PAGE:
• The BJP and the Dalits

    The Citizen Editorial

    April 25, 2018

    The Bharatiya Janata Party is worried about the electoral repercussions of the Dalit alienation, but has clearly unleashed forces that —under impunity—have acquired a volition of their own.

    The body of a young 19 year old Dalit girl Pooja Sakat, was recovered from a well just yesterday but despite the immediate ‘land dispute’ cover up it became known almost immediately that she was a key witness to the Bhima Koregaon violence in which the properties of Dalits had been set ablaze by marauding mobs. She was witness to the arson and the violence and according to her family has since been under intense pressure to withdraw her statement.

    Pooja Sakat had gone missing on friday and her body was recovered in the well on sunday morning. This was close to a rehabilitation centre for the victims of the Bhima Koregaon violence. The police claim there are no injury marks, and initially insisted it is a case of suicide. Subsequently two persons have been arrested, as news of the incident spread like wildfire through Pune with the perception that the girl had been killed gaining ground.

    Sakat’s house had been gutted as well and since then she and her family had been trying to get compensation from the Maharashtra government. The violence took place on January 1 and subsequently, after considerable pressure, a right wing leader Milind Ekbote was arrested for instigating and engineering the violence.Ekbote was arrested mid March from his residence in Pune, over two and a half months after the violence. He was founder and president of Samasta Hindu Aghadi. He was granted bail in one case soon after the arrest, and has been given bail in the second case just a few days ago.

    Sakat’s brother is quoted in sections of the media as saying that she was either pushed into the well, or forced to jump in by those. Dalit activists have not hesitated to call it murder with the BJP again pushed onto the back foot despite a conscious effort to change track, and ‘reach out’ to the Dalits before the Assembly and general elections. That the gap between the two seems to have reached breaking point was evident from the response to a virtually anonymous WhatsApp message that had Dalit organisations across India coming out to support the call for a mahabandh. That this provoked violence in BJP ruled states further added to the distance between the two, with the central leadership openly worried about the growing anger in this large segment of the population.

    More worrying for the BJP is the growing resistance within the Dalits against being divided on sub sect lines within. The ‘Bihar strategy’ by BJP president Amit Shah to drive a wedge between the Jatavs and the other Dalits had succeeded to a point where UP provided the encore, but the increasing atrocities against the scheduled castes, the vandalisation of statues of BR Ambedkar, the violence against Dalits during the mahabandh and before that the Bhima Koregaon attack has created a fissure in what the BJP had started taking as a ‘for granted’ relationship. The arrest of Bhim Army leader Chandrashekhar and the crackdown on the organisation in Uttar Pradesh has fed into the alienation, with the Dalits consolidating against the BJP. The pressure is being felt by the Dalit allies of the BJP with feeble efforts by Ministers like Ram Vilas Paswan to list a number of ‘grievances’ that the government responded to with a positive assurance of action.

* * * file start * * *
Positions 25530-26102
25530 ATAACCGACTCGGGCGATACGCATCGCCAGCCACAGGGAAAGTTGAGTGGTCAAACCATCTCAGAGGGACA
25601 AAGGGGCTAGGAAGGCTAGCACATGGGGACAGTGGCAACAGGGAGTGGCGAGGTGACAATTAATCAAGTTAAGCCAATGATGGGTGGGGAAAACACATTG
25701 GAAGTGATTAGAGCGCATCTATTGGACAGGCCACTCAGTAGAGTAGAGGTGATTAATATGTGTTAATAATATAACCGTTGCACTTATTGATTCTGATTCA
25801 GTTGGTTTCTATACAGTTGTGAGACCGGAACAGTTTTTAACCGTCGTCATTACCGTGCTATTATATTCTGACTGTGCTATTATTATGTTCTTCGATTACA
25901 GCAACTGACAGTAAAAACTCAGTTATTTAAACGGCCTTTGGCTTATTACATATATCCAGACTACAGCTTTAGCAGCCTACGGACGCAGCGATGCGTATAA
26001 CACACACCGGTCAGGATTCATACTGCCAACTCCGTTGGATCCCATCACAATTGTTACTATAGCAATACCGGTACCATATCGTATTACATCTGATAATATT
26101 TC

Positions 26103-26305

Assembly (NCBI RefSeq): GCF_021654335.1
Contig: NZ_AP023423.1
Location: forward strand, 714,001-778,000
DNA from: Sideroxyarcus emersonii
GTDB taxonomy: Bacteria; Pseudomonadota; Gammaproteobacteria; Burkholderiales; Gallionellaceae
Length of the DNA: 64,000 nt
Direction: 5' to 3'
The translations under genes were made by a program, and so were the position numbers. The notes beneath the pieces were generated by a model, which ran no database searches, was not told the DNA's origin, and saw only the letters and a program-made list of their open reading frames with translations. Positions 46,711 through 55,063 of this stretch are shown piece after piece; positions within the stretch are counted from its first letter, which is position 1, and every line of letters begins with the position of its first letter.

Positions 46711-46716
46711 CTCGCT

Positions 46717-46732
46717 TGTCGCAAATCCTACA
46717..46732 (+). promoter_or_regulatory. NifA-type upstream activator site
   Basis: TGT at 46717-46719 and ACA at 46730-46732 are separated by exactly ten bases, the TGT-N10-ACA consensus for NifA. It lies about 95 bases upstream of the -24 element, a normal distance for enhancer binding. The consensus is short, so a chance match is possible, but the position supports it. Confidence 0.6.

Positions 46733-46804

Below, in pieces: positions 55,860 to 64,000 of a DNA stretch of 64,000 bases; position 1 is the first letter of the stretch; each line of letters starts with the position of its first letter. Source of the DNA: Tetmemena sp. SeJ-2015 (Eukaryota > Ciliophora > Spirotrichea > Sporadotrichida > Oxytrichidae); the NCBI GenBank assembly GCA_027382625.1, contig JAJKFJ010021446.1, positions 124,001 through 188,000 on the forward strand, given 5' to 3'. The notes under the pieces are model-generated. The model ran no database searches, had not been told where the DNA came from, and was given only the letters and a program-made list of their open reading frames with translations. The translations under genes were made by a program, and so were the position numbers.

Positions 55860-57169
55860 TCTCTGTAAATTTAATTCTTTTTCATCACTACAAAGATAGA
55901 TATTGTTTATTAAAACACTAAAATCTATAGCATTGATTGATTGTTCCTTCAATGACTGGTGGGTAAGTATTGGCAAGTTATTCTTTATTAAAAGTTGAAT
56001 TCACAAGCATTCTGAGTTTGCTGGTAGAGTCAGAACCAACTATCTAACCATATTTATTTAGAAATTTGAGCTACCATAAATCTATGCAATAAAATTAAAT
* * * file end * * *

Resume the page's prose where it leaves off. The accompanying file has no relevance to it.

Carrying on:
More upsetting for the BJP is the growing affinity between Dalits and Muslims in different parts of the country, including PM Modi’s home state Gujarat. Efforts to divide the two as in Saharanpur through an attempt to engineer violence have been stopped by Dalit efforts at different levels. For instance in Saharanpur, UP where Chandrashekhar played a key role in keeping the two communities together and has been arrested since. As well as in Gujarat where Jignesh Mevani before his election to the state Assembly, had worked hard to bring the two communities together against shared atrocities such as Una and lynchings by cow mobs in the north Indian states.

    The Muslims finding themselves on the other end of the stick have for the first time built fences with the Dalits who, although without a centralised leadership, are not prepared to face the music any longer. And have been coming out from the impoverished homes to resist state violence, and injustice. The numbers have grown steadily with the mahabandh call actually demonstrating the strange unity within the most discriminated caste of India when it comes to rights, equality, security and justice.

    The BJP by its sheer upper caste nature has placed itself in the adversarial slot, even though when it came to power it did try to reach out with RSS functionaries specially targeting sections of the Dalits for support. As in Bihar where the party wooed Dalit leader Jitan Ram Manjhi to help divide the community. But Manjhi too has turned now, and walked out of the BJP fold. As an activist with the Bhim Army told The Citizen, “pressure from within is such now that for a Dalit to say he or she is with the BJP is becoming increasingly impossible.”

    The BJP thus is back to garlanding Ambedkar statues, even as it keeps Chandrashekhar—a potential dynamo—in jail. And works to keep the Dalits divided counting on the absence of unity between the hundreds of Dalit organisations, and a cohesive agenda and coordination without which a movement can be built temporarily perhaps, but cannot survive.


     

    First published in The Citizen.

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